6. ^ a b c d e f Patches, Matt (2017-04-03). "How McDonald's Insane 'E.T.' Rip-off Got Made (and Bombed)". Thrillist. Retrieved 2017-12-11. 
  7. ^ Abramowitz, Rachel (2006-05-08). "Disney Loses Its Appetite for Happy Meal Tie-Ins". Los Angeles Times. ISSN 0458-3035. Retrieved 2017-12-11. 
  8. ^ "Mac and Me". 1988. 
  9. ^ Bobby Caldwell - Film Usage
  10. ^ "MAC AND ME – Alan Silvestri". Quartet Records. 
  11. ^ a b "Movie Review Mac and Me Takes a Big McBite Out of E.T." The Los Angeles Times. Retrieved 2010-12-05.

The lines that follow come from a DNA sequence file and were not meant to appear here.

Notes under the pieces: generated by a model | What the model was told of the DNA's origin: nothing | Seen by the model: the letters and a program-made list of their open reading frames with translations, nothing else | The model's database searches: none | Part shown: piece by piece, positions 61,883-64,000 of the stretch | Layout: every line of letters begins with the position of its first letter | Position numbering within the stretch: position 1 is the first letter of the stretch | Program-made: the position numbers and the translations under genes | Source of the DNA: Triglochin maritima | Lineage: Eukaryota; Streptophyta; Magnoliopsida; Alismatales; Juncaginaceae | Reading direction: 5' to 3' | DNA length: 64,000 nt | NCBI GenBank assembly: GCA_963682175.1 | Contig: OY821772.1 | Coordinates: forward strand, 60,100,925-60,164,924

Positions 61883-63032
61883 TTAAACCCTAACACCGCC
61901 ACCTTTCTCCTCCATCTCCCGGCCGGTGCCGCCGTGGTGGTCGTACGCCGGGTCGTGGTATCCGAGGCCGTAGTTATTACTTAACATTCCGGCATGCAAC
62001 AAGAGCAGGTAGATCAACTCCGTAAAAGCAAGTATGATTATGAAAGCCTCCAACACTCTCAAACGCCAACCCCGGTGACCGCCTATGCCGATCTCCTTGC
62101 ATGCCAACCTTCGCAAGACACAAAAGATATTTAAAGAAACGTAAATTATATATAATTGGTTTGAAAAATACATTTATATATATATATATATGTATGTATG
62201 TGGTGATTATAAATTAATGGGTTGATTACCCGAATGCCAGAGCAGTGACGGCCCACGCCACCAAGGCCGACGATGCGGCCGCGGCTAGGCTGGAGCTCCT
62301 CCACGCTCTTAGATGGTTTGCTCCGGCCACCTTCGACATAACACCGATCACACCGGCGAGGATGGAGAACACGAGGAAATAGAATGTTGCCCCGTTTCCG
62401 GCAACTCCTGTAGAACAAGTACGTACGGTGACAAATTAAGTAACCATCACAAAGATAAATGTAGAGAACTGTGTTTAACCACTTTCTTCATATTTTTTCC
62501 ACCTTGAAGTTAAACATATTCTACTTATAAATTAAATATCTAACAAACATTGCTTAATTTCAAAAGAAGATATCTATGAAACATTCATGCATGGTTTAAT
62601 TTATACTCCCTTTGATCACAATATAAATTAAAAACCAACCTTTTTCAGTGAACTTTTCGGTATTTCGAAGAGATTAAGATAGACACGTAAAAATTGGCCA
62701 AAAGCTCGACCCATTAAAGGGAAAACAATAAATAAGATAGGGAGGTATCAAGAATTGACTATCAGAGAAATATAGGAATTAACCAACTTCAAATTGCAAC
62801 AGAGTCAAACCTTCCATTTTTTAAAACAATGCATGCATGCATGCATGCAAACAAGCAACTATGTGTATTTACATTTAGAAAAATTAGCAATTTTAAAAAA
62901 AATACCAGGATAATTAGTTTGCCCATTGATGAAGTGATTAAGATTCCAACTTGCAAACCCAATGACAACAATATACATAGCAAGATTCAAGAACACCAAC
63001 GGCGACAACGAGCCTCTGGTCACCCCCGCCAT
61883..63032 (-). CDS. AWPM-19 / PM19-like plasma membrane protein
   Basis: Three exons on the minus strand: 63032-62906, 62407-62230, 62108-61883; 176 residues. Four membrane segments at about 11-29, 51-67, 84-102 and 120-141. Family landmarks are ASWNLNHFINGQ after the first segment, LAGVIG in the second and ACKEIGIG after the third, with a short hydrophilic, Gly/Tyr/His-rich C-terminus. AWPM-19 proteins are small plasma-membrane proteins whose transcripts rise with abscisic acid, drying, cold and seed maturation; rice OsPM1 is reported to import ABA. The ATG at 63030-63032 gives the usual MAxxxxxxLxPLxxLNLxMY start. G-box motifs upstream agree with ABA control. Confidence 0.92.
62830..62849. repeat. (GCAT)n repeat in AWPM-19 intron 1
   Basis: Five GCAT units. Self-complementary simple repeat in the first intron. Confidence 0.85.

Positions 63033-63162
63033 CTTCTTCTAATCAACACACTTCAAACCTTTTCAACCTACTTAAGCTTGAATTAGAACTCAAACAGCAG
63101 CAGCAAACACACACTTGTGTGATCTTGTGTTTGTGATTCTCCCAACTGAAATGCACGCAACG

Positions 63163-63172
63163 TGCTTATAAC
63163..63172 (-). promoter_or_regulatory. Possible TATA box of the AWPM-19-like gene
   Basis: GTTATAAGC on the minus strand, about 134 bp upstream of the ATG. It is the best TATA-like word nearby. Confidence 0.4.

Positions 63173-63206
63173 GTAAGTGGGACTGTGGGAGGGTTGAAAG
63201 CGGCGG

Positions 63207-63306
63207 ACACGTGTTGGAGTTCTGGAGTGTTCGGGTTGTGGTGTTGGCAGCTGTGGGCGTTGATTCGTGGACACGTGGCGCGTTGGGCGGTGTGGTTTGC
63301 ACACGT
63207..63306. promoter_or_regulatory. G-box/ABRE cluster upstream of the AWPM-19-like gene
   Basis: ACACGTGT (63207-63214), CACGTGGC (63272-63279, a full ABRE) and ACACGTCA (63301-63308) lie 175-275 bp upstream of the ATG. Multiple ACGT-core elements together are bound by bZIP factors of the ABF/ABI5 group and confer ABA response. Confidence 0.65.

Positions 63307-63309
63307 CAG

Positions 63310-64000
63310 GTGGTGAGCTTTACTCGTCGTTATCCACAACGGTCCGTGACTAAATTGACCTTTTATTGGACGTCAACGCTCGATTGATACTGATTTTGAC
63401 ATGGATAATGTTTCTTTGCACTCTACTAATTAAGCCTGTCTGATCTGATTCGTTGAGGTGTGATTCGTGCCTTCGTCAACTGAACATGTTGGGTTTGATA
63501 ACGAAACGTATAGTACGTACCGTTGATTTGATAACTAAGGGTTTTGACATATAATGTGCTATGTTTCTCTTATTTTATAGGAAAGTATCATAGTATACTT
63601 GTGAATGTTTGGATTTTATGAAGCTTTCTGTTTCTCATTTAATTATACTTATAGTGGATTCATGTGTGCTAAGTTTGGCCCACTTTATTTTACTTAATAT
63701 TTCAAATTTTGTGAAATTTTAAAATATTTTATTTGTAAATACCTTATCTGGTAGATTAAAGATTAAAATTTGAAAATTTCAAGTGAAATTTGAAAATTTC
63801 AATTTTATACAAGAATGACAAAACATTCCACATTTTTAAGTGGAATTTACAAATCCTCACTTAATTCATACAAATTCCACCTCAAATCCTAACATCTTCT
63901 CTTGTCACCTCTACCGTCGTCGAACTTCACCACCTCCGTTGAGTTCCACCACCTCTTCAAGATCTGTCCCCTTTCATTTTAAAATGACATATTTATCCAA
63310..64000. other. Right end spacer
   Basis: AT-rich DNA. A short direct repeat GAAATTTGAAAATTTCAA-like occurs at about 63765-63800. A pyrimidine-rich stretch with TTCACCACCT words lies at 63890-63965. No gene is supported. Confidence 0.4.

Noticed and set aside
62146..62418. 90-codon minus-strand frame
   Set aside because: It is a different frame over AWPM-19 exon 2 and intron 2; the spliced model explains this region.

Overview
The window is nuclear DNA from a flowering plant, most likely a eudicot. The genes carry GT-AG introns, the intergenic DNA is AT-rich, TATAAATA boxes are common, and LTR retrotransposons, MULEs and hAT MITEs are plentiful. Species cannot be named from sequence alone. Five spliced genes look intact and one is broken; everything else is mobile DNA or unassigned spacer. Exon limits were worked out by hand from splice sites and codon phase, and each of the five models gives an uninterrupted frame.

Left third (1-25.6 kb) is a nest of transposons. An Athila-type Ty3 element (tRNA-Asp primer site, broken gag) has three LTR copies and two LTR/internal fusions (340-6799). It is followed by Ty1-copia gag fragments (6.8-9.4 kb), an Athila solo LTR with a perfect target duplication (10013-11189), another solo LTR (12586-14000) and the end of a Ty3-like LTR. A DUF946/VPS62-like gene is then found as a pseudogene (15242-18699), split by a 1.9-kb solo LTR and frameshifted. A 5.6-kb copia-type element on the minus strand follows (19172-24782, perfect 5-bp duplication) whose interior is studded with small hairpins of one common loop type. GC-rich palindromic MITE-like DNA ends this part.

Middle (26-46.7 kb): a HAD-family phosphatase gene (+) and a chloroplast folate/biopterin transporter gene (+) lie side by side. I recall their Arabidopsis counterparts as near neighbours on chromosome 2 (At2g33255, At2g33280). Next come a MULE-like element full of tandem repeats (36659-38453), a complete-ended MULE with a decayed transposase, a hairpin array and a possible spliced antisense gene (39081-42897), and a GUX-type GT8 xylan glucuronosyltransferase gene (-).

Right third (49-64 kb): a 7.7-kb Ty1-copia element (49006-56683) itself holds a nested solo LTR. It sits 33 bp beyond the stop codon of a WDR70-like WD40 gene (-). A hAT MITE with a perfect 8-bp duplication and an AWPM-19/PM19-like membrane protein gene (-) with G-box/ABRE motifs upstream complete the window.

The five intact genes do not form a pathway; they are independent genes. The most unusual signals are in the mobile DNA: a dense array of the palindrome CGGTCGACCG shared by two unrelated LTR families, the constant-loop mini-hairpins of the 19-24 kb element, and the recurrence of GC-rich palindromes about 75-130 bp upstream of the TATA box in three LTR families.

12. ^ a b "Review/Film; 'MAC and Me,' Family From a Distant Planet". The New York Times. Retrieved 2012-05-17. 
  13. ^ "Movies; Branded Into the Scenery; Commentary: Advertising is so much a part of life that it's understandable to find familiar products in films. But sometimes it goes too far". Los Angeles Times. Retrieved 2012-05-17. 
  14. ^ Maltin, Leonard (2003). Leonard Maltin's Movie and Video Guide 2004. Signet. ISBN 0-451-20940-0. 
  15. ^ Michael Adams (2010). Showgirls, Teen Wolves, and Astro Zombies: A Film Critic's Year-Long Quest to Find the Worst Movie Ever Made. Harper Collins. p. 247. ISBN 0061966312. 
  16. ^ Rowles, Dustin (Dec 13, 2013). "Did You Know That the Amazing Paul Rudd Has Quietly Been Pulling Off One of the Longest Running Jokes in Late-Night History?".